TOKYO, Feb 18 (Reuters) - Core consumer prices in Tokyo likely rose in February at a faster rate than in the previous month on surging fuel costs, underlining the prospect of price pressures picking up nationwide, a Reuters poll showed.
Consumer inflation across Japan, including in its capital, is expected to rise in the coming months due to higher energy prices, and as last year's major cuts in cellphone service fees disappear from year-on-year comparison calculations in April.
Tokyo's core consumer price index (CPI), which includes energy but excludes fresh food prices and is a leading indicator of nationwide price trends, was expected to rise 0.4% in February from a year earlier, the poll of 16 economists showed.
That would mark the sixth month of year-on-year increase and mean that consumer price growth would be picking up from a 0.2% gain in January, when one-off factors such as the abrupt end of a national travel promotion campaign in late 2020 skewed the data.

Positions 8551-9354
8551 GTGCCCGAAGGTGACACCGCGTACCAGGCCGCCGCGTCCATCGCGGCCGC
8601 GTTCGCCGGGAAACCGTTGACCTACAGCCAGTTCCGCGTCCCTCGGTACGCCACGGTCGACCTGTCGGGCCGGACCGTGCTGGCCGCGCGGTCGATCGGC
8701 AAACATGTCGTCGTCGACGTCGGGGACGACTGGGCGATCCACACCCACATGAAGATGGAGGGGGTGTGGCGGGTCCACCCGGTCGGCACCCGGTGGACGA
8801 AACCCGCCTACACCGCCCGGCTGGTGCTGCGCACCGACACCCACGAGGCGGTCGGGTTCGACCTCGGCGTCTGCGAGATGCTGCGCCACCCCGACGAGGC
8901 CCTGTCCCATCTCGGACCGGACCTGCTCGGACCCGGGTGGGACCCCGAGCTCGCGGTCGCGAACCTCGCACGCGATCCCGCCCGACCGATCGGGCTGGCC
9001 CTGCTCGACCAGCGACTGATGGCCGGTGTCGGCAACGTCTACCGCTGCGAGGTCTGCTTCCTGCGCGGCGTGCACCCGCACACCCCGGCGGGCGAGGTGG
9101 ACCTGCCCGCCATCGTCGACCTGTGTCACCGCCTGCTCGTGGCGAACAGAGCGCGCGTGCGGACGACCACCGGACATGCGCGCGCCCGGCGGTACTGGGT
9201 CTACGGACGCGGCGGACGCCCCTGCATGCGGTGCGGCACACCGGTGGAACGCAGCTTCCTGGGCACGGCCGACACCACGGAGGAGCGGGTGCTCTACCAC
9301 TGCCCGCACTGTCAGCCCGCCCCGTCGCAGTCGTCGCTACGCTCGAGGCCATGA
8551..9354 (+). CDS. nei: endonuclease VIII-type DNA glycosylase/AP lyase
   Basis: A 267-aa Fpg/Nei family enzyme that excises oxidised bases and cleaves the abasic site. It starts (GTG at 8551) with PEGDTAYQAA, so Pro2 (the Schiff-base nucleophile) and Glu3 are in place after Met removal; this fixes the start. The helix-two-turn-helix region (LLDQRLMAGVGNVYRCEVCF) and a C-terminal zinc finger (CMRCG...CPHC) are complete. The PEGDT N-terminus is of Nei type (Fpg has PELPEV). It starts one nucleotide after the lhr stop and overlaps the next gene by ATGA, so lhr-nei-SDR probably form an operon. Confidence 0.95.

"Electricity and city gas bills are set to grow faster due to last summer's rising imported fuel prices, such as in LNG (liquefied natural gas)," economists at SMBC Nikko Securities said, suggesting last year's higher commodity prices give a bigger hit to consumers' wallets with a few months of lag.
"Energy prices compared to the year earlier may jump as much as 20% or more."
While many analysts forecast Japan's consumer inflation will accelerate in coming months, price rises are still seen modest compared to those in other economies such as the United States.
The Bank of Japan is expected to maintain its massive monetary stimulus as nationwide core inflation will likely remain below the central bank's 2% target for the time being.
The government will release February Tokyo CPI data on Feb. 25 at 8:30 a.m. (Feb. 24, 2330 GMT).
Reporting by Kantaro Komiya; Editing by Kenneth Maxwell